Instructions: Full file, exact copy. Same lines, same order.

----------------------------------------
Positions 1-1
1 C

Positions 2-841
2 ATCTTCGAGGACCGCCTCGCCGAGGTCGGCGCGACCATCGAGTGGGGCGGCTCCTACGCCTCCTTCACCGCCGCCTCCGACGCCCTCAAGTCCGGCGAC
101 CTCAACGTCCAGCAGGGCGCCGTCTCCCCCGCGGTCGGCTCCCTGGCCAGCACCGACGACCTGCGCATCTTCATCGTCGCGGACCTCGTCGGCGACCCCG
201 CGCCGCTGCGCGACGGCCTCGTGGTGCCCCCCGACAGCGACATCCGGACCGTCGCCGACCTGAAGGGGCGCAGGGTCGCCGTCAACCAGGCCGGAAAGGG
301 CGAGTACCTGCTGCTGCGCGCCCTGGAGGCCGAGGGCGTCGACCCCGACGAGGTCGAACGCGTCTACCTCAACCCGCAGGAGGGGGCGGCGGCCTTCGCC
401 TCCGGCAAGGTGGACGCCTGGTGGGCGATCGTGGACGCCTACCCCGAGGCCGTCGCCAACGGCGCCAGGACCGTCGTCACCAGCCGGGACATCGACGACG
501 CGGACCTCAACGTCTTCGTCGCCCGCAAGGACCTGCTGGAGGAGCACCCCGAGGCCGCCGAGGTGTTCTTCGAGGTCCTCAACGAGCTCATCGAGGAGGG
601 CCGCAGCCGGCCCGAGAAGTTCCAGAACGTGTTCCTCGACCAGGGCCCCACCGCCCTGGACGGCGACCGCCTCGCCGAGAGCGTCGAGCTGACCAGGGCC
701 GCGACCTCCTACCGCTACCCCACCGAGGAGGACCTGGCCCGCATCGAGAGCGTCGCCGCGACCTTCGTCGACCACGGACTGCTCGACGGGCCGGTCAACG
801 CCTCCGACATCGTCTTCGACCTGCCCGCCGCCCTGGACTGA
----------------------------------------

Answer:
Positions 1-1
1 C

Positions 2-841
2 ATCTTCGAGGACCGCCTCGCCGAGGTCGGCGCGACCATCGAGTGGGGCGGCTCCTACGCCTCCTTCACCGCCGCCTCCGACGCCCTCAAGTCCGGCGAC
101 CTCAACGTCCAGCAGGGCGCCGTCTCCCCCGCGGTCGGCTCCCTGGCCAGCACCGACGACCTGCGCATCTTCATCGTCGCGGACCTCGTCGGCGACCCCG
201 CGCCGCTGCGCGACGGCCTCGTGGTGCCCCCCGACAGCGACATCCGGACCGTCGCCGACCTGAAGGGGCGCAGGGTCGCCGTCAACCAGGCCGGAAAGGG
301 CGAGTACCTGCTGCTGCGCGCCCTGGAGGCCGAGGGCGTCGACCCCGACGAGGTCGAACGCGTCTACCTCAACCCGCAGGAGGGGGCGGCGGCCTTCGCC
401 TCCGGCAAGGTGGACGCCTGGTGGGCGATCGTGGACGCCTACCCCGAGGCCGTCGCCAACGGCGCCAGGACCGTCGTCACCAGCCGGGACATCGACGACG
501 CGGACCTCAACGTCTTCGTCGCCCGCAAGGACCTGCTGGAGGAGCACCCCGAGGCCGCCGAGGTGTTCTTCGAGGTCCTCAACGAGCTCATCGAGGAGGG
601 CCGCAGCCGGCCCGAGAAGTTCCAGAACGTGTTCCTCGACCAGGGCCCCACCGCCCTGGACGGCGACCGCCTCGCCGAGAGCGTCGAGCTGACCAGGGCC
701 GCGACCTCCTACCGCTACCCCACCGAGGAGGACCTGGCCCGCATCGAGAGCGTCGCCGCGACCTTCGTCGACCACGGACTGCTCGACGGGCCGGTCAACG
801 CCTCCGACATCGTCTTCGACCTGCCCGCCGCCCTGGACTGA